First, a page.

The 300 nameplate has been associated with Chrysler since long before I was born, yet I truly believe that when the company reintroduced its 300 back in 2005, this was perhaps the most important/influential product launch since the nameplate first appeared in the ‘50s. Designed by the renowned automotive genius Ralph Gilles, his 2005 vision of the 300 stunned the industry with its bold and muscular appearance, but there was much more to his design than purely stunning good looks!
His design was almost chameleon in the way in which colour choice could dramatically alter its personality; in black, it became pure sinister, a vehicle which any aspiring mobster would be proud to pilot. Paint it red, and it suddenly became sports-like and downright sexy. Yet dressed in all its finery and furnished with a coat of creamy pearlescent paint, and the 300 could stand its ground alongside any high-end prestige automobile you’d care to mention. Automotive manufacturers often attempt this feat, but very few manage to achieve it.
What is a Chrysler 300?
Put simply, the 2005 Chrysler 300 was a success story straight from the get-go. It was based somewhat on the Chrysler LX RWD platform. However, due to Chrysler’s association with Mercedes-Benz at the time, the 300 featured several components lifted from the well-proven MB W211 E-Class. It was a winning combination. Therefore, each time Chrysler alters or tweaks Ralph’s design in any manner, we journalists approach with bated breath fully expecting them to screw things up!
Now, having experienced the new 300, we can all breathe again because, thankfully, they didn’t!
2015 Chrysler 300 Price & Specs
A total of four models will be offered here in Canada for 2015, the 300 Touring, the 300S, the 300C and the top-of-the-range 300C Platinum.
Standard power for the new 300 comes in the form of the well-proven 3.6L Pentastar V6, a three-time winner of “Ward’s Ten Best Engines.” It offers 292 hp/260 lb-ft of torque (300 hp/264 lb-ft on the 300S) and a Best-in-Class AWD system (featuring front-axle disconnect) is available for all V6 models (adds approximately $2,200). The 5.7L Hemi V8 is also available, offering 363 hp/394 lb-ft of torque. Alas, AWD is not an option for the V8 Hemi powered units.
All models now feature the TorqueFlite 8-speed automatic transmission with Rotary-style E-shift and, I must admit to being rather fond of this setup. It is easy to operate, super smooth, and constantly selects the right gear for the job at hand.
Prices start at $37,395 for the 300 Touring, which is followed by the 300S starting at $40,095. Above this comes the 300C at $41,095 and topping out the range is the 300C Platinum, starting at $43,095.
Inside & Out of the 2015 Chrysler 300
In 2011, we saw a refresh of the 300 that, in truth, was perhaps no more than a simple dress-up of the product. Chrysler had long been criticized for its poor interiors and had finally decided to address this issue. They certainly did, and yet this new 300 takes things to a whole new level again. The top of the range Platinum model features diamond stitching on seats and door panels. The last time I saw this was at the launch of a Bentley, and to see Chrysler now mirroring the same look is somewhat staggering.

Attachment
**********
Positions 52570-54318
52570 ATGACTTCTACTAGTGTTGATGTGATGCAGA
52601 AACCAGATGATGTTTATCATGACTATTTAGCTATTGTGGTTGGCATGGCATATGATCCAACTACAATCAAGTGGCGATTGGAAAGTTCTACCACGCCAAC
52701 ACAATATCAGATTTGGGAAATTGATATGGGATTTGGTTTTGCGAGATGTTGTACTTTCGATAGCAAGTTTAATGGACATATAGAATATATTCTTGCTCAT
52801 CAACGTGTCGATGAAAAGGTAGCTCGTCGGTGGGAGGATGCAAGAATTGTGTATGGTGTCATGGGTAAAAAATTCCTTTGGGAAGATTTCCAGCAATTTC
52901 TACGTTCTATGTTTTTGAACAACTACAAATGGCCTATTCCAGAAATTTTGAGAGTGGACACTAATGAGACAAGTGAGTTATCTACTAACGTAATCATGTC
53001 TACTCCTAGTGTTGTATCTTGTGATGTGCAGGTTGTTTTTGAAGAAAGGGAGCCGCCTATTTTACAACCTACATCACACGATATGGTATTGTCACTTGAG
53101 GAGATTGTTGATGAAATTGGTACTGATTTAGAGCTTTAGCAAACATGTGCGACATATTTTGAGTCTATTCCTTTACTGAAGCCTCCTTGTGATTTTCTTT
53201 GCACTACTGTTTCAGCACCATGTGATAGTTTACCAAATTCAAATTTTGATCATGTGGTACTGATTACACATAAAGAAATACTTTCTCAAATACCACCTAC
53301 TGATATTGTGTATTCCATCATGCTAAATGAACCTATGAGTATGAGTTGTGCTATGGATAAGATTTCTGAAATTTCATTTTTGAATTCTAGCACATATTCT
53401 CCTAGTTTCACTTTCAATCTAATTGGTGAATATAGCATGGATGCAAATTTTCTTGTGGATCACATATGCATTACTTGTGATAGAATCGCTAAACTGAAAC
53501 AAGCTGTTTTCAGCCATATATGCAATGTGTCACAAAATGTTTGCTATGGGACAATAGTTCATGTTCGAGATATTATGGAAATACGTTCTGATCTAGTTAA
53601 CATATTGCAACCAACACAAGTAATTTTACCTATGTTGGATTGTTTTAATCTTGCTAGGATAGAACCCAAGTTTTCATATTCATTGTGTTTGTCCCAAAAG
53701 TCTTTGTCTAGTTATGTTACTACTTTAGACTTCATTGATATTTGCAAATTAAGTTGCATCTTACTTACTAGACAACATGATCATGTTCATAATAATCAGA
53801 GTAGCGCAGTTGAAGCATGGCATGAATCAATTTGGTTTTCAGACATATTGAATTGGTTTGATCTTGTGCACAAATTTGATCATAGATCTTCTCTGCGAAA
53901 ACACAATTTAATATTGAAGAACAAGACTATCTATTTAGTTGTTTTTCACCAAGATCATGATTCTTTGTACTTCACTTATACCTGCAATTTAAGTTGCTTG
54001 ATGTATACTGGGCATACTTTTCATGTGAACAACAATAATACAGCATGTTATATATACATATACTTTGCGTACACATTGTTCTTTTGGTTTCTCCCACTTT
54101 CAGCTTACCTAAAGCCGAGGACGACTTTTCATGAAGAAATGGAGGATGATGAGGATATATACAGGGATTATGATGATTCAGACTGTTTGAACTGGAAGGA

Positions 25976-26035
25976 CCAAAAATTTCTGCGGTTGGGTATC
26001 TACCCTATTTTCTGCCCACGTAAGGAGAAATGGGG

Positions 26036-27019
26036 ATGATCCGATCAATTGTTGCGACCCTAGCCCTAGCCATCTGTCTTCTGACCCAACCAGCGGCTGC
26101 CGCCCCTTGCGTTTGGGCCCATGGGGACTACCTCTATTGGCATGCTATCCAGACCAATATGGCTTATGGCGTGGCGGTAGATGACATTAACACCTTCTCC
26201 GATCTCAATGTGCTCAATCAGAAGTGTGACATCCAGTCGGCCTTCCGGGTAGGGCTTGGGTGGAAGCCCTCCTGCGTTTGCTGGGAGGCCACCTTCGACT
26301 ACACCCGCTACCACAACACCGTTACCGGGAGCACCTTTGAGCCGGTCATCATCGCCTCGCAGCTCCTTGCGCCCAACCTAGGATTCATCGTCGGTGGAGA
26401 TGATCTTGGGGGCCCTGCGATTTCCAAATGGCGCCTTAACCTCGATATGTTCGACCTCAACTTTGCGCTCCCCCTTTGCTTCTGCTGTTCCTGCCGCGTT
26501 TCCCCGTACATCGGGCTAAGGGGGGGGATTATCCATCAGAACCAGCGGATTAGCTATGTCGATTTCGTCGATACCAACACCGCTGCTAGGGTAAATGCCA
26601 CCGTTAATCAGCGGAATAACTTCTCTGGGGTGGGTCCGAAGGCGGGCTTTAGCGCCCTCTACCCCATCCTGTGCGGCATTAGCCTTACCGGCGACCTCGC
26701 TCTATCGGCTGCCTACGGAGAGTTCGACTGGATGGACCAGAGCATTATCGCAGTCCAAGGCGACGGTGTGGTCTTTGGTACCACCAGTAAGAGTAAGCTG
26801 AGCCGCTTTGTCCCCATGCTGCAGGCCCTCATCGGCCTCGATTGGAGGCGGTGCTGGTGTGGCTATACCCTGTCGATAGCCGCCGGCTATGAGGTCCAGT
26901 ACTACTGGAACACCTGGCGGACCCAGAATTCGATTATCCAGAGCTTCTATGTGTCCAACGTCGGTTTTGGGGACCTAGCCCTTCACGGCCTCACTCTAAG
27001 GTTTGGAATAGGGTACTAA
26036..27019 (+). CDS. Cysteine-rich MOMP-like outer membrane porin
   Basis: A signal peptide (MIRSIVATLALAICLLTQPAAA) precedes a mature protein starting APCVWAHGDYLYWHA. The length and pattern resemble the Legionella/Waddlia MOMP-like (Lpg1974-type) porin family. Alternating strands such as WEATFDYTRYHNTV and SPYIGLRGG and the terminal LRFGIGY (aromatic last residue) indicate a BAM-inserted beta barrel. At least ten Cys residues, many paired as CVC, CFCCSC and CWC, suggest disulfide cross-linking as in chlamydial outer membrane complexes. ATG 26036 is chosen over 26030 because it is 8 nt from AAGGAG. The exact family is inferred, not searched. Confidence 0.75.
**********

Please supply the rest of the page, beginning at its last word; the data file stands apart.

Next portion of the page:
However, although I fell in love with the interior of the new Platinum model, I disliked the interior of the 300S almost as much. Yes, while the leather with contrasting stitching elevates the dash/door surfaces of the Platinum model to the level of a high-end luxury automobile, the rubbery textured finish to the dash of the 300S is somewhat lacking in refinement. I can see what the designers tried to do (that sporty black soft-touch look), but they simply got it wrong. While the Platinum carries gorgeous open-pore wood and stylish metal accents, the 300S is awash with a mass of dark molded rubber and something the industry likes to call Piano Black or what you & I know as shiny black plastic!
That said, and apart from some shamelessly poorly executed dummy exhaust tips, these were the only negatives I could discover in the entire lineup. The newly redesigned (33% larger) grilles hark back to its bold 2005 heritage that’s a good thing and, although the basic underpinnings of the vehicle remain (another good thing!), the vehicle is bang up-to-date with every creature comfort you’ll ever want or need.
The 2015 300C features heated and cooled perforated Nappa leather seating (with heated rear seats), a heated steering wheel, a Uconnect 8.4” touchscreen with navigation and HD radio, plus SiriusXM, and an Alpine premium audio system. The Platinum boasts quilted Nappa leather, hand-sanded wood, ultra-premium Poltrona Frau leather-wrapped instrument panel and console, plus platinum-chrome exterior details and 20” rims.
Driving the 2015 Chrysler 300
As the basic underpinnings of the 300 remain somewhat the same there’s not much to say about the drive other than that the new 8-speed transmission is a huge improvement over the old and rather antiquated unit from previous V8 models. The smoothness of this transmission is immediately obvious, and performance and fuel economy also benefit from the additional gears.
The new electronic steering also adds to the vehicle and being programmable (comfort/normal/sport) elevates the 300 further into the realm of those pricey European imports.
Comparing the 2015 Chrysler 300
There’s probably several N.A.-made products I could list as competition for the 300 (Ford Taurus, Chevrolet Impala, etc.). However, after experiencing firsthand the gorgeous 300C Platinum (the one I’d recommend purchasing), one truly does have to start eyeing those high-end luxury European/Japanese products as possible rivals. Yes, a loaded 300C Platinum might set you back close to $50k or so by the time the ink dries, but when you look at what’s included for your money (plus the quality of workmanship now coming out of Chrysler) it’s actually a good deal.